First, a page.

You Do. You Do Need the Sunscreen.
|My gnome is the only thing that will survive this season.|
But apparently others do. Because Tina immediately launched into an impassioned, “You don’t understand, Ann. There are people. On Facebook. Debating—DEBATING—about wearing sunscreen. Some think it’s toxic. Some think it’s unnecessary. People don’t like science.”
|I can't believe this is even an issue.|
So I get it. There’s a lot we don’t know about sunscreen. Commercial sunblocks may be rife with skin irritants and chemicals that are difficult to metabolize. This may result in disease.
Better to let your flesh burn like a butane lantern.
Because the sun is so much worse. Omg. SO MUCH WORSE. Please tell me you all saw this article in the Huffington Post?
|I didn't start wearing sunblock until I was 26 and now my face looks like this all the time.|
But what about vitamin D? Sure, the sun is essential for kicking off photolysis, so that your body can manufacture vitamin D on its own, but your vitamin D level isn't necessarily the direct effect of sun exposure. This would require ignorance as to the complexity of vitamin D synthesis and metabolism, which is why so many elderly persons are lacking in vitamin D, regardless of their sun exposure—not to mention people with autoimmune disorders, renal or parathyroid dysfunction, those lacking in commensal gut bacteria, or persons who suffer from low cholesterol which, in the form of 7-dehydrocholesterol, is necessary for the synthesis of vitamin D.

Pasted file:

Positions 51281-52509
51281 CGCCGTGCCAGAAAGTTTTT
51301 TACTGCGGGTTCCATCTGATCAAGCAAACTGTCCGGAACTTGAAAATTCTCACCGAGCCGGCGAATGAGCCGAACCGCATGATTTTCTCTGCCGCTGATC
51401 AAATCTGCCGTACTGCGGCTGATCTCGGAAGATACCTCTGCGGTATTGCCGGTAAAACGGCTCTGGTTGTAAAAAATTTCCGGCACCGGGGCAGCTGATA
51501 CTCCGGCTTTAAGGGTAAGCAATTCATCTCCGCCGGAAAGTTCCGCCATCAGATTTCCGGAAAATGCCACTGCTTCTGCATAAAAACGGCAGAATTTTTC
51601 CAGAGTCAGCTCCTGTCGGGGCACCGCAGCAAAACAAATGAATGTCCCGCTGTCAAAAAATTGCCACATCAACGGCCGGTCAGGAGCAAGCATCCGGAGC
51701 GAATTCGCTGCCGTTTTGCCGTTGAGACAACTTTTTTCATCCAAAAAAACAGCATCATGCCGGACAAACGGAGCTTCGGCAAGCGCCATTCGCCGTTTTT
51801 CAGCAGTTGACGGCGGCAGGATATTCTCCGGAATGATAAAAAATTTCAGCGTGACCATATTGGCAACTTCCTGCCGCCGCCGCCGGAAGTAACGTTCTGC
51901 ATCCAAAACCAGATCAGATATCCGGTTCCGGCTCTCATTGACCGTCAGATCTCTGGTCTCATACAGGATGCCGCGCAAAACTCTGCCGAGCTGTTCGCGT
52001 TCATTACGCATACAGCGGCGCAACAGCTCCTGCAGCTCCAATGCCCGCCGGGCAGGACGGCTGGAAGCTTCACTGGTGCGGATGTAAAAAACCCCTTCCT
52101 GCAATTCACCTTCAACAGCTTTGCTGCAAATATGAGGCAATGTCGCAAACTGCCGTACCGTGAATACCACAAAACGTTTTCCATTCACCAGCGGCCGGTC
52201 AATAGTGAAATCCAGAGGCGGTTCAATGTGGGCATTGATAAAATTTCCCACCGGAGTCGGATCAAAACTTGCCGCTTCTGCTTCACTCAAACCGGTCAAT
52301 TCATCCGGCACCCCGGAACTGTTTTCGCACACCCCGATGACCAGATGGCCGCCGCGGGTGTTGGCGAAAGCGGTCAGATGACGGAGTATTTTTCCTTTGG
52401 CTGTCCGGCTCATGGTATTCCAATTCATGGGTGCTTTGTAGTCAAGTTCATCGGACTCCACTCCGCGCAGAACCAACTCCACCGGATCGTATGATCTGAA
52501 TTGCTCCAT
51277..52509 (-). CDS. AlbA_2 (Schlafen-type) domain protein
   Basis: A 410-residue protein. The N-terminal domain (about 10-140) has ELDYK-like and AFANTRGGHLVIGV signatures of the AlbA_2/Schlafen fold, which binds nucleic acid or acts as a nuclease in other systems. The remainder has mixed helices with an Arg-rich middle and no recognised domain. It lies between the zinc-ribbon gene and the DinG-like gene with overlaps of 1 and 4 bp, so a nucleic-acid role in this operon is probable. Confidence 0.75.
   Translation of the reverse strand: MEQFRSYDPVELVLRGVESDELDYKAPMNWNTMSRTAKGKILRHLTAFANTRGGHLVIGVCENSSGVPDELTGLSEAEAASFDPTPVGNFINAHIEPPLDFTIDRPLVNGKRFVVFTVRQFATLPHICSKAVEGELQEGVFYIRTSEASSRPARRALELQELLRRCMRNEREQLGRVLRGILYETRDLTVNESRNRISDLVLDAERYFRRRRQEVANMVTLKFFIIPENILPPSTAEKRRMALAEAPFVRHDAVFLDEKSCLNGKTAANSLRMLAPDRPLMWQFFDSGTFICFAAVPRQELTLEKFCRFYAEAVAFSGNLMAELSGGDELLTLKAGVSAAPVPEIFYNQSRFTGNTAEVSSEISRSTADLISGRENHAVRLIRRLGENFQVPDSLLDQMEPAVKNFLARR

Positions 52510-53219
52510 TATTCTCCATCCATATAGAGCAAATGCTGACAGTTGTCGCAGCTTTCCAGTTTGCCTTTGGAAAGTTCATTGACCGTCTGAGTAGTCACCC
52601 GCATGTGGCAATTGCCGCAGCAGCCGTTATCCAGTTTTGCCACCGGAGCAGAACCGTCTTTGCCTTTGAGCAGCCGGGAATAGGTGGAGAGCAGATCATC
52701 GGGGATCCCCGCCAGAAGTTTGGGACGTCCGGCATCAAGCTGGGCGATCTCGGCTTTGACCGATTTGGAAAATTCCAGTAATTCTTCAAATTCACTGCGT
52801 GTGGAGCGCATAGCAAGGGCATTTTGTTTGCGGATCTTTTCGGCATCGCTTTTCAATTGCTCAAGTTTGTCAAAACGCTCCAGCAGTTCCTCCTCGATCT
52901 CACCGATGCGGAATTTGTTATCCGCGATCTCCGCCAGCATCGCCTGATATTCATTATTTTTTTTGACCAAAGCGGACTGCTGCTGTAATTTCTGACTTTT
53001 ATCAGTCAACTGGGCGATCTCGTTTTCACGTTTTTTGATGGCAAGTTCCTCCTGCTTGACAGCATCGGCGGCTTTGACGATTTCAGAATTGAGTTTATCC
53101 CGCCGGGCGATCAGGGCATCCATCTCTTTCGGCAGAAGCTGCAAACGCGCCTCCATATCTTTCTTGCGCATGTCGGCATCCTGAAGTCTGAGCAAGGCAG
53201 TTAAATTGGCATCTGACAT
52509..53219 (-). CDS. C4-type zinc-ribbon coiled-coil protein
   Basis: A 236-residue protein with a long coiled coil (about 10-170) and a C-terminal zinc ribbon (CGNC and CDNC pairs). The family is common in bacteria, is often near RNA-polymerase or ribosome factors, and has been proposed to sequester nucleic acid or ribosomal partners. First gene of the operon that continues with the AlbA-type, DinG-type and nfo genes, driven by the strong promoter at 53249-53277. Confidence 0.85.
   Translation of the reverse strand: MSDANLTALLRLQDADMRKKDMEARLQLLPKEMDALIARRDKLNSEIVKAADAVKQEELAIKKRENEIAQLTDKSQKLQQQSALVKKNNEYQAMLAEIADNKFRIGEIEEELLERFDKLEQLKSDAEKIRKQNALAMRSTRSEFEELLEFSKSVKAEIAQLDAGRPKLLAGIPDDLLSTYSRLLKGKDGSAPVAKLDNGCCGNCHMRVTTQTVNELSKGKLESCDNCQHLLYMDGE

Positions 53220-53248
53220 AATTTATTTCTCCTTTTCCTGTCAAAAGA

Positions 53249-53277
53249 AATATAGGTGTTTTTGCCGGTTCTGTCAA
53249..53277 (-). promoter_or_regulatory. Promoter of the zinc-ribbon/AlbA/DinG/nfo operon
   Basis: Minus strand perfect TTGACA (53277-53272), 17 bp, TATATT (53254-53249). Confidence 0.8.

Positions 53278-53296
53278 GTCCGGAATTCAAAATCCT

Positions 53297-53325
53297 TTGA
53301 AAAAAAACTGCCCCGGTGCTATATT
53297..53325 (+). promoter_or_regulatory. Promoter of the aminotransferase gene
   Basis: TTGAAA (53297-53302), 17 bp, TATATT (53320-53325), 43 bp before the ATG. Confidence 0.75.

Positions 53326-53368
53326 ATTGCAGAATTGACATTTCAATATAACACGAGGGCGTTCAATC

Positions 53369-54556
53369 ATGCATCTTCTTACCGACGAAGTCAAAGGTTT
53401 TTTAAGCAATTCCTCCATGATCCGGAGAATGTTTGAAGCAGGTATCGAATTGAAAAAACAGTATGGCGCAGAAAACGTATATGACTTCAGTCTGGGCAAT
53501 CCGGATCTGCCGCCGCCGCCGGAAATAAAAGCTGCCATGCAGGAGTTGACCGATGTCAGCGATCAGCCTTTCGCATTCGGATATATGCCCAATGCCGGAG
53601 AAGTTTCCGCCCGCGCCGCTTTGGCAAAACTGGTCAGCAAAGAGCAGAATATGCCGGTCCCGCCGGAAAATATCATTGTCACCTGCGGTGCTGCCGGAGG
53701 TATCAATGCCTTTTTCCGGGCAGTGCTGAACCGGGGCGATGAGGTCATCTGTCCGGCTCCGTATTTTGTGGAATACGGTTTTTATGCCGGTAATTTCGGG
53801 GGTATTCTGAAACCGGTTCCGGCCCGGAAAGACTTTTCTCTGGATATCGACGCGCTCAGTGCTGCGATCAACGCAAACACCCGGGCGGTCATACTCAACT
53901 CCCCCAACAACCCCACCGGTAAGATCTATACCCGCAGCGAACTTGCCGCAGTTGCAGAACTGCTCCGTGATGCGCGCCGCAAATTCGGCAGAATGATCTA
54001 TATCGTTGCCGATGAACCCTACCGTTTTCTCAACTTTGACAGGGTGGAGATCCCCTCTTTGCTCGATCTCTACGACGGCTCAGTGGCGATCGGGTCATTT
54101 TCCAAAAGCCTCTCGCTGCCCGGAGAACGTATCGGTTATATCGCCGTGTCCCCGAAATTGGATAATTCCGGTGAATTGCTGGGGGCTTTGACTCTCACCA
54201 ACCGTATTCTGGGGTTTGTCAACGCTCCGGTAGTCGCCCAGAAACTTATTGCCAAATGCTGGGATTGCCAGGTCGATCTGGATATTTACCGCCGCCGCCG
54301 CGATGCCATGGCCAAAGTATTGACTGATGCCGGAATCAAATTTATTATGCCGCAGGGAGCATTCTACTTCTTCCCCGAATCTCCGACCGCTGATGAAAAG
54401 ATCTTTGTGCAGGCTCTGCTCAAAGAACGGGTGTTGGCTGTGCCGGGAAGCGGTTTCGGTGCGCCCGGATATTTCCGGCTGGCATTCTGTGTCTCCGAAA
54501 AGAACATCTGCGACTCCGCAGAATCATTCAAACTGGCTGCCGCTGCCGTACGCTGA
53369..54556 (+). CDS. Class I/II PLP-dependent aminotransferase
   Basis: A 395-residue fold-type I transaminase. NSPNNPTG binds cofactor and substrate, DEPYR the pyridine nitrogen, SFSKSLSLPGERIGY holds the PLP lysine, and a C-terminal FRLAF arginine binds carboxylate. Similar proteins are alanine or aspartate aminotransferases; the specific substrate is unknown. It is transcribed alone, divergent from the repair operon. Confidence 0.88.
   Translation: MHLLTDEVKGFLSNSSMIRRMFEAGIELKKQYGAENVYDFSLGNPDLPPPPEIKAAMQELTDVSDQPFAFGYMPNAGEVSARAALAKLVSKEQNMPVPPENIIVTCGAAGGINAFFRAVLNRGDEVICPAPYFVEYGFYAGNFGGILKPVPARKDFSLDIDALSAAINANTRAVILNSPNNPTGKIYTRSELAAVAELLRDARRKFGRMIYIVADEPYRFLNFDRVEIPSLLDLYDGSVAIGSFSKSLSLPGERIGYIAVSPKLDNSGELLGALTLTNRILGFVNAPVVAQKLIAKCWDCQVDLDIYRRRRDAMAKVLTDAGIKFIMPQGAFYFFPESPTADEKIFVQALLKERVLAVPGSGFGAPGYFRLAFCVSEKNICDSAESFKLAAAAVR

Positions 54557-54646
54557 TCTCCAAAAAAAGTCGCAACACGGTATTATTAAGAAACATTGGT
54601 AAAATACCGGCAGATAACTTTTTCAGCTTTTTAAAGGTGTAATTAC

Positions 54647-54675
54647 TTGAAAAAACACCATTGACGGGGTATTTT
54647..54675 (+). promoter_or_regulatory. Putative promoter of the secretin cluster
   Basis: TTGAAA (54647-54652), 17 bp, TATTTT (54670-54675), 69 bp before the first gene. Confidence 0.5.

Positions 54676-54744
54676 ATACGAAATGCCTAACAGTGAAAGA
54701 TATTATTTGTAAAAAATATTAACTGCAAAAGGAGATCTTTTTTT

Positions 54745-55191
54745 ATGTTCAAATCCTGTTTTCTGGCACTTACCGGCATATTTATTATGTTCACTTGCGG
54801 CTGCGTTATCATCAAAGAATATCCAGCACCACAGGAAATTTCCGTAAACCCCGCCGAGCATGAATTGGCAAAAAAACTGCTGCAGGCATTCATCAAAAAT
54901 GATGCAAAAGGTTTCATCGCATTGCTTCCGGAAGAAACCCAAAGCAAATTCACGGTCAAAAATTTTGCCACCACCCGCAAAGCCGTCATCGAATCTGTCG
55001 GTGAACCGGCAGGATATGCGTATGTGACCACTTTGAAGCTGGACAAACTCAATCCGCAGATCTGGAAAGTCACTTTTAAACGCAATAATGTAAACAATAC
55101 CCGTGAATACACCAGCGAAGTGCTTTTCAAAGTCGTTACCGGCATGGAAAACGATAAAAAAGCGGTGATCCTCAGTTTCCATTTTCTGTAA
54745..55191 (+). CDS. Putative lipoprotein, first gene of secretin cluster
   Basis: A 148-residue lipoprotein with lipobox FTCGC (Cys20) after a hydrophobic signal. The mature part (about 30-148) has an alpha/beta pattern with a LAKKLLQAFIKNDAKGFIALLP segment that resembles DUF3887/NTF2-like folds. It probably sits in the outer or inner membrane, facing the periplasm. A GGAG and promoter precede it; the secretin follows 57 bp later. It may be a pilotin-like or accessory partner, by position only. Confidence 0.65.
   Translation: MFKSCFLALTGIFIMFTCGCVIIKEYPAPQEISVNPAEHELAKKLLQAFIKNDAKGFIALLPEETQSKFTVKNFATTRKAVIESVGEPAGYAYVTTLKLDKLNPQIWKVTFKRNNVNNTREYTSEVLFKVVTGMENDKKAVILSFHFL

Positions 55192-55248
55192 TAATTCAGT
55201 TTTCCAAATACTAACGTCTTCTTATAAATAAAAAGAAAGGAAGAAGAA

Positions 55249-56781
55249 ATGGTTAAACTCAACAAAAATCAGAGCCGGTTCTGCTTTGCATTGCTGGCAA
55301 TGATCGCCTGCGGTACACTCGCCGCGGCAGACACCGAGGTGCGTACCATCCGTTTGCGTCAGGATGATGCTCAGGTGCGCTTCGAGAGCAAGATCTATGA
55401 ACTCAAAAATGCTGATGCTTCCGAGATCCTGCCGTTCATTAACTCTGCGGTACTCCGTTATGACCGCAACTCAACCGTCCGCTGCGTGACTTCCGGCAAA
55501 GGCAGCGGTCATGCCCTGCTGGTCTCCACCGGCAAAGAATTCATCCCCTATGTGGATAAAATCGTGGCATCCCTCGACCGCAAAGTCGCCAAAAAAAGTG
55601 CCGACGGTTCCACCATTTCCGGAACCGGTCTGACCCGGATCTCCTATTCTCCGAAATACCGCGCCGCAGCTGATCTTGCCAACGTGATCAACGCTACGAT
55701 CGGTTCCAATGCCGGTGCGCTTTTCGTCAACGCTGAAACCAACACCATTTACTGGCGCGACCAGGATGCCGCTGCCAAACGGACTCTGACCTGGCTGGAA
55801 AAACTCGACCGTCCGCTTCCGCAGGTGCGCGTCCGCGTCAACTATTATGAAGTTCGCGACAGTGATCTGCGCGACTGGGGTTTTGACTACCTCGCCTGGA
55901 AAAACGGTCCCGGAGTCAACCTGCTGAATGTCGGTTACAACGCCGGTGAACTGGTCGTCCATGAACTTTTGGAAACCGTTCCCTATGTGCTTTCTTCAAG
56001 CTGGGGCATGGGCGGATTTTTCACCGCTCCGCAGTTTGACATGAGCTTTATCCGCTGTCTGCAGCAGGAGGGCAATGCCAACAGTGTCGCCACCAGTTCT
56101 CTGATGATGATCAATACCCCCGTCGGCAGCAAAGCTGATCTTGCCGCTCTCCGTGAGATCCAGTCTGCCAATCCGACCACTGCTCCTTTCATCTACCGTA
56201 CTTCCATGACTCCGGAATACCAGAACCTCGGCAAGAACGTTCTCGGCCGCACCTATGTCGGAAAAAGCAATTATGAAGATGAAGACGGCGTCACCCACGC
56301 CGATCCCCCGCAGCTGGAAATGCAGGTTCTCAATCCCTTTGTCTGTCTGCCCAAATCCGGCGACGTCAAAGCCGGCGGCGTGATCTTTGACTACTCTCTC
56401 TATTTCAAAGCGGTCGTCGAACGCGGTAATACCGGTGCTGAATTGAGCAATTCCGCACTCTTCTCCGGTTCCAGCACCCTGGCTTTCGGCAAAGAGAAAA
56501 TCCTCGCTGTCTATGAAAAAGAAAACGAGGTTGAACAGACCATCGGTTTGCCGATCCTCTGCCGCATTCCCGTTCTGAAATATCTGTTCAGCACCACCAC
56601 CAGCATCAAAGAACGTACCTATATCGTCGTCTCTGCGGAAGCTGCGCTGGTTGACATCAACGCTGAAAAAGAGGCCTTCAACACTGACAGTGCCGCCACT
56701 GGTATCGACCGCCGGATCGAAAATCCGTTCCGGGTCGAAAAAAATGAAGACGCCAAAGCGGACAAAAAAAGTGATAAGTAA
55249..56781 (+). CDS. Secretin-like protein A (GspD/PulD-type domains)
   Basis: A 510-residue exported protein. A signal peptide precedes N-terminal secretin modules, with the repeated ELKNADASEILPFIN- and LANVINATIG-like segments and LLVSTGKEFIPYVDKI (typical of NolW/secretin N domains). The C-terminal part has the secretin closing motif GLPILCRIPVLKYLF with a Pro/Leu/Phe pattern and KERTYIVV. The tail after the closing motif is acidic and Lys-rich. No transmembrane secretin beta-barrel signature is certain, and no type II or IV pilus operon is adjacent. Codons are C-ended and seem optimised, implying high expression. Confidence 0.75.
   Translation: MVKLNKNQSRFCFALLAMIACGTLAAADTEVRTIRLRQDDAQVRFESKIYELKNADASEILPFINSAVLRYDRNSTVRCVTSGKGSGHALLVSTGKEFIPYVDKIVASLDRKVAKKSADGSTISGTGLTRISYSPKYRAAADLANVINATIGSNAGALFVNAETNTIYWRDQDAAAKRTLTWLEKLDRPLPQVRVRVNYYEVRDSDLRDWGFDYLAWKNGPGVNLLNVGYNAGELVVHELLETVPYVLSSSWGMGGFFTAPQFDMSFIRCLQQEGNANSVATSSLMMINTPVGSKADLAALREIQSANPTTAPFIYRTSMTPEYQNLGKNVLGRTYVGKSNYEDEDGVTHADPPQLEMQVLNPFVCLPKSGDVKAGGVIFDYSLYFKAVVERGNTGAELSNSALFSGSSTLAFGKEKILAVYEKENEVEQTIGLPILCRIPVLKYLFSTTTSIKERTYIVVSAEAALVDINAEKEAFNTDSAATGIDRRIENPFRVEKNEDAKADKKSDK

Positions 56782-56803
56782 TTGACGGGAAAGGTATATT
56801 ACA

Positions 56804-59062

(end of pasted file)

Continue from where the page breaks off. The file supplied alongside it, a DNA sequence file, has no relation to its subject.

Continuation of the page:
|On my best days, I look like an advertisement for Miralax.|
Basically, anyone who is trotting about saying, “I never wore sunscreen a day in my life, and here I am, at thirty-five, cancer FREE!” is pretty much akin to my friend, an avid chain-smoker, who is rapidly approaching ninety years of age and still brags about his lack of cancer even though he’s lived long enough to contract every other disease in the Merck Manual.
Stuff is brewing.
Stuff is brewing.
Like, congratulations on not having skin cancer at a relatively youthful age. Come back and talk to me when you’re seventy-five, but I'll bet my pants that right now, you already have sun-related freckling on your arms. Seriously. Look down at your forearms. Are they spotted? Showing signs of uneven pigmentation? Broken capillaries? Are there noticeable white splotches where your skin cells have basically just said, “#$% tha police” and refuse to produce melanin altogether?
|I thought maybe changing the filter on my camera phone would make me more attractive, but that's really asking too much from this face.|
And you will feel bad. You will. You think you won’t, because you’re strong. You’re practical. You grew up on a farm, so you know the virtue of hard work. The callous beatings of afternoon sun. You bear the regal insignia of actinic keratosis on your cheeks. But when confronted with the buttercream complexion of Isla Fisher, who is 40, but looks like a fetus because she wears Supergoop, you won’t feel regal, YOU WILL FEEL BAD. You don’t know what it’s like to run into these people on La Cienega and have them look at you like you’re a massive melanomic boulder.
TRUST ME. I DO.
TRUST ME. I DO.
And only then will you realize that your skin is failing you, because you have failed it. But it’s too late, because the world’s biggest IPL laser can’t abolish the evils metastasizing on your dermis. You might as well drink 10 liters of toxic sunscreen and call it a life—truly a better way to die than the prostrate misery of premature aging.